Plaza de San Francisco (San Francisco Square)
Called San Francisco because of the convent next to it, this square was conceived in 1628, with the objective of supplying water to the ships trading with the metropolis. For many years it also served to stockpile the goods arriving from the harbor. Chronicles of the time say that the square had a busy commercial life. The people, in humble carts or afoot, sold and bought a variety of goods. It’s important to know that through this place the Spanish immigrants arrived to Cuba. Among the houses built around the plaza, as was already usual, the house of the Arostegui family, residence of the Captain Generals until the completion of the City Hall at the end of the 18th century, was erected.
During a long period of the Spanish dominion, the San Francisco Fairs took place at the square, beginning on October 3. It is said that around the year 1600 the first fountain of the city could be seen at the plaza. In 1836 it was replaced by a beautiful fountain made of white Carrara marble by Giuseppe Gaggini, under the good auspices of the Villanueva Count. This fountain is called Fuente de los Leones (Lions Fountain). At that time it was protected by an iron fence, as seen in some pictures of 1835. Later on, because it was feared that it could be damaged, it was relocated to the Paseo de Isabel II, nowadays Paseo de José Martí (or Paseo del Prado, as it was also called). Finally, the fountain was returned to its original location where it still remains.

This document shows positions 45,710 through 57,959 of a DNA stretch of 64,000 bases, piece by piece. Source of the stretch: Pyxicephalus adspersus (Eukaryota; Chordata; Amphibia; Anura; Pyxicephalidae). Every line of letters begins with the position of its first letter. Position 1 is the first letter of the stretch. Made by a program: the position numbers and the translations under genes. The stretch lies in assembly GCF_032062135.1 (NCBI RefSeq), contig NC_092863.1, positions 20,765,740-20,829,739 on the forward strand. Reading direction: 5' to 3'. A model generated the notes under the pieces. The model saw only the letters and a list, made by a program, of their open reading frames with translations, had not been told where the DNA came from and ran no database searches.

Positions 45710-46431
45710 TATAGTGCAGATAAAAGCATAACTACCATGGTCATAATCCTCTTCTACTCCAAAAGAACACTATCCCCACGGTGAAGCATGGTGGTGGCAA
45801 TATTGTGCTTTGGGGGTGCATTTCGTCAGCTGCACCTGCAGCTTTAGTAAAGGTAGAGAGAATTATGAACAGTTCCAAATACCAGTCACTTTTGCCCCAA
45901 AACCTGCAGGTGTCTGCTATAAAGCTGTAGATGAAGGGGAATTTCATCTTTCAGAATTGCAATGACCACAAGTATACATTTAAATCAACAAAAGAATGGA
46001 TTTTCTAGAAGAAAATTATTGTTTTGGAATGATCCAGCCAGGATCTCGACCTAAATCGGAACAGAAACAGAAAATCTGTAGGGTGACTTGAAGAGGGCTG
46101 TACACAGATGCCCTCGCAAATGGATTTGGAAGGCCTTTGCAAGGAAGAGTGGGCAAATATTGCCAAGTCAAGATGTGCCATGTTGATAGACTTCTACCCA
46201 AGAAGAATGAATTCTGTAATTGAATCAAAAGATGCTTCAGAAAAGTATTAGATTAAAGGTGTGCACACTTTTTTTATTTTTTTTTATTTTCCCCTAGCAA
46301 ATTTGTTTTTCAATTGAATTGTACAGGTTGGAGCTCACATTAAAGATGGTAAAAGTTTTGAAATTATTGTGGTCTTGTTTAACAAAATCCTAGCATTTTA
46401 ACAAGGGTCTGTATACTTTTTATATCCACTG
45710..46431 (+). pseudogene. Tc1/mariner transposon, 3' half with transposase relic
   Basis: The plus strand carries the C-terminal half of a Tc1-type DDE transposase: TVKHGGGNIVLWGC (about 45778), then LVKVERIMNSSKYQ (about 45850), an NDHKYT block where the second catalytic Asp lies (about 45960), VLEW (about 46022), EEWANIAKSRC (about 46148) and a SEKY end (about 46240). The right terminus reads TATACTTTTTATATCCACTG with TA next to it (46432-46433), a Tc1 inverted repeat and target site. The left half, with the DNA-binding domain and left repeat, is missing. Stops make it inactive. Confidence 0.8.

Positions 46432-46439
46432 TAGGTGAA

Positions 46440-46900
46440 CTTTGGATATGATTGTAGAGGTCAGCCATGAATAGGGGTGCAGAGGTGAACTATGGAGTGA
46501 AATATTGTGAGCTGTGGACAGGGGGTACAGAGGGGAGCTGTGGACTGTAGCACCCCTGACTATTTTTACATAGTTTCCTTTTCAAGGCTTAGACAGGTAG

Adress: Oficios y Amargura